Physical activity and breast cancer risk: results from the UK Biobank prospective cohort.
Guo W., Fensom GK., Reeves GK., Key TJ.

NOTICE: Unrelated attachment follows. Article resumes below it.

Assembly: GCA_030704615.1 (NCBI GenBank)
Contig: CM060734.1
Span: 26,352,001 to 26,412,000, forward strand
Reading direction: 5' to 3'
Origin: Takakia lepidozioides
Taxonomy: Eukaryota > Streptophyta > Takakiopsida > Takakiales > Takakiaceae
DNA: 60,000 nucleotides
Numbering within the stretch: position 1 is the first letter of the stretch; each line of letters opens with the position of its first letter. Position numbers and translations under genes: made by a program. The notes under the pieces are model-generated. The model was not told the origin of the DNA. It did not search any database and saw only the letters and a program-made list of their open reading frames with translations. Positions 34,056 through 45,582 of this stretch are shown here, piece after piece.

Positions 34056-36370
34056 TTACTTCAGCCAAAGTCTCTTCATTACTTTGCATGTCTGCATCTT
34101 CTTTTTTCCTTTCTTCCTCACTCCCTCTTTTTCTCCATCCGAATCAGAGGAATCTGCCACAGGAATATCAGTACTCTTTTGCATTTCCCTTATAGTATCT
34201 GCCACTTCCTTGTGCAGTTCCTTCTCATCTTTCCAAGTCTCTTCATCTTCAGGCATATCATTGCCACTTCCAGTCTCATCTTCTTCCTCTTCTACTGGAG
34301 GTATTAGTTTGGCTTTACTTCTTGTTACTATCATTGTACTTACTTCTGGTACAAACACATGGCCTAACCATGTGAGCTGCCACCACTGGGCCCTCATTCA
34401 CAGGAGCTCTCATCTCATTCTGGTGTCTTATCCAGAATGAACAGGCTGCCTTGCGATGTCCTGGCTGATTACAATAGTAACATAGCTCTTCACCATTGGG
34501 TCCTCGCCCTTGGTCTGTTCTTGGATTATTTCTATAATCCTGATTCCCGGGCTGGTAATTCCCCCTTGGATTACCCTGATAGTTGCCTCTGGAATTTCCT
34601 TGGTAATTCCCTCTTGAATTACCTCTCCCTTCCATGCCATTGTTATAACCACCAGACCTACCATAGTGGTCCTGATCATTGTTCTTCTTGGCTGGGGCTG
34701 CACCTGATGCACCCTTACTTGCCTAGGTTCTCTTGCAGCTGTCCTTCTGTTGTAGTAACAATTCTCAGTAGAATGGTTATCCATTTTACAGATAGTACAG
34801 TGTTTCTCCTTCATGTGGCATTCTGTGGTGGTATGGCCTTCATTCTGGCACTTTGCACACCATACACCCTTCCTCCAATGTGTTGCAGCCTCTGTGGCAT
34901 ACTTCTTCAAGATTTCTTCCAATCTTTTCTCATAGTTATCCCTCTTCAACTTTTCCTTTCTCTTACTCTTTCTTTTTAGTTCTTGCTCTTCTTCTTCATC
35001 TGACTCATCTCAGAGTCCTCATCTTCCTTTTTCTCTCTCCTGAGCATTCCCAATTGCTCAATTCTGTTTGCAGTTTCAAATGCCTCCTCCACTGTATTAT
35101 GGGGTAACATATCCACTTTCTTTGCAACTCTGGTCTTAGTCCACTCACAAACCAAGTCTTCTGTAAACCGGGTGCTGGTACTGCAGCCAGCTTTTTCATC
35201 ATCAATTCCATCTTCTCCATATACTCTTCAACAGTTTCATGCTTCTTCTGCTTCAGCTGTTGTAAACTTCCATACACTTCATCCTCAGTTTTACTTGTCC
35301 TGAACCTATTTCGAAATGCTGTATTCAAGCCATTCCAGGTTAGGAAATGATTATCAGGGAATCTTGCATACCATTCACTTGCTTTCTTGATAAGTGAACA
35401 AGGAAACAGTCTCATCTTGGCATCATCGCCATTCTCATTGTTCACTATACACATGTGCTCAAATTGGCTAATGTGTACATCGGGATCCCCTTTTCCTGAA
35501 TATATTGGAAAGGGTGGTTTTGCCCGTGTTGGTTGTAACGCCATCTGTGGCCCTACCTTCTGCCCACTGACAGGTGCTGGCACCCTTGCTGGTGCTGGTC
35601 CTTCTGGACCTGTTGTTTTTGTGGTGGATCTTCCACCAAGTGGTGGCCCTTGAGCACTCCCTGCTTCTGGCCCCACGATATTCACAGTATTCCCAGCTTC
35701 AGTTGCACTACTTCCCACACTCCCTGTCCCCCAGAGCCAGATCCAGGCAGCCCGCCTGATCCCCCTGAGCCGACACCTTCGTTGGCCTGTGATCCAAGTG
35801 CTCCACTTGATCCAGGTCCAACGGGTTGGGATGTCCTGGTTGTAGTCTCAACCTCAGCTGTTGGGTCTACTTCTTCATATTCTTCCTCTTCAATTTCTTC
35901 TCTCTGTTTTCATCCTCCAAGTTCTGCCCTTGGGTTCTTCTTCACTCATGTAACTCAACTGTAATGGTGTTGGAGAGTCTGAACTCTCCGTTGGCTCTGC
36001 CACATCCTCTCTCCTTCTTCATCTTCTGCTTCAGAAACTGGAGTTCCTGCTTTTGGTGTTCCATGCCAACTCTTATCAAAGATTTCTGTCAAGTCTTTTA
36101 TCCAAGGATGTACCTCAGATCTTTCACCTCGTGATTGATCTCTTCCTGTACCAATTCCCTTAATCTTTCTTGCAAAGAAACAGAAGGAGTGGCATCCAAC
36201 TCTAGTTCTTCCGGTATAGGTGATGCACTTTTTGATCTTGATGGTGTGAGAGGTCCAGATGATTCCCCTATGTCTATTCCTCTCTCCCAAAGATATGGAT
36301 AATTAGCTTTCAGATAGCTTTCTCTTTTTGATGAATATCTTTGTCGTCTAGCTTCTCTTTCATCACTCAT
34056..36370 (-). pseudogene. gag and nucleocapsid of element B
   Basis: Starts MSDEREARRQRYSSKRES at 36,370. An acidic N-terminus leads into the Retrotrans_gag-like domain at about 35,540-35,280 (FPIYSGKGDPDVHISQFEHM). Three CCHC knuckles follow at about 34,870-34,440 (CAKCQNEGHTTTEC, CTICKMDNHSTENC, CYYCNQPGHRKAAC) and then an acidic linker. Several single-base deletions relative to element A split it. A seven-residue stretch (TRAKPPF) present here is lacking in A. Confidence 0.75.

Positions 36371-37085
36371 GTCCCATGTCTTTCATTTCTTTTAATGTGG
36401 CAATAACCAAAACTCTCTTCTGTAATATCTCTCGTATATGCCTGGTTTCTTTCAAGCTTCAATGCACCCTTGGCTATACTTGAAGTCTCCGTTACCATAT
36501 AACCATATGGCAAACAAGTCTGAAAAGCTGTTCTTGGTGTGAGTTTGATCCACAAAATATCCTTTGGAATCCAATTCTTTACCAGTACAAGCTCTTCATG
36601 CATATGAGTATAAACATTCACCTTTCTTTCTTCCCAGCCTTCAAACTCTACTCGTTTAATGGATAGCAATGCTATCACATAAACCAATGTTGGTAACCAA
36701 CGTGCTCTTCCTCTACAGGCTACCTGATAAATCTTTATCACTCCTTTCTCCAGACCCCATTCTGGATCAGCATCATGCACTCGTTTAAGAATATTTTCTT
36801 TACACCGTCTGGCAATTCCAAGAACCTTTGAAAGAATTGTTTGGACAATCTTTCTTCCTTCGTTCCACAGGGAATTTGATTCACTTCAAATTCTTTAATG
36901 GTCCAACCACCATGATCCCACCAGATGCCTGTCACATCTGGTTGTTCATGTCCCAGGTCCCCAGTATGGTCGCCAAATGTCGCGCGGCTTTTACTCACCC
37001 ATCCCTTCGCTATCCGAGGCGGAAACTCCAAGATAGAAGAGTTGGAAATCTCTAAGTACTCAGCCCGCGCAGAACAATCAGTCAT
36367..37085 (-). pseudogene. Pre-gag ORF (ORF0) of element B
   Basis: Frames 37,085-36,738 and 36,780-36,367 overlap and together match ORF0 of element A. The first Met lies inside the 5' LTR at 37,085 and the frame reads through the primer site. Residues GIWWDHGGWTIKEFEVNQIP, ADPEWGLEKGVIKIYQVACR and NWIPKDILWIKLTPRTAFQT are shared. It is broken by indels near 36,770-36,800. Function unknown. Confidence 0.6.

BACKGROUND: Previous studies suggest a protective role of physical activity in breast cancer risk, largely based on self-reported activity. We aimed to clarify this association by examining breast cancer risk in relation to self-reported physical activity, informed by accelerometer-based measures in a large subset of participants. METHODS: We analysed data from 47,456 premenopausal and 126,704 postmenopausal women in UK Biobank followed from 2006 to 2014. Physical activity was self-reported at baseline, and at resurvey in a subsample of 6443 participants. Accelerometer data, measured from 2013 to 2015, were available in 20,785 women. Relative risks (RRs) and 95% confidence intervals (CIs) were calculated by using multivariable-adjusted Cox regression. RESULTS: A total of 3189 cases were diagnosed during follow-up (mean = 5.7 years). Women in the top compared with the bottom quartile of self-reported physical activity had a reduced risk of both premenopausal (RR 0.75; 95% CI 0.60-0.93) and postmenopausal breast cancer (RR 0.87; 95% CI 0.78-0.98), after adjusting for adiposity. In analyses utilising physical activity values assigned from accelerometer measurements, an increase of 5 milli-gravity was associated with a 21% (RR 0.79; 95% CI 0.66-0.95) reduction in premenopausal and a 16% (RR 0.84; 95% CI 0.73-0.96) reduction in postmenopausal breast cancer risk. CONCLUSIONS: Greater physical activity is associated with a reduction in breast cancer risk, which appears to be independent of any association it may have on risk through its effects on adiposity.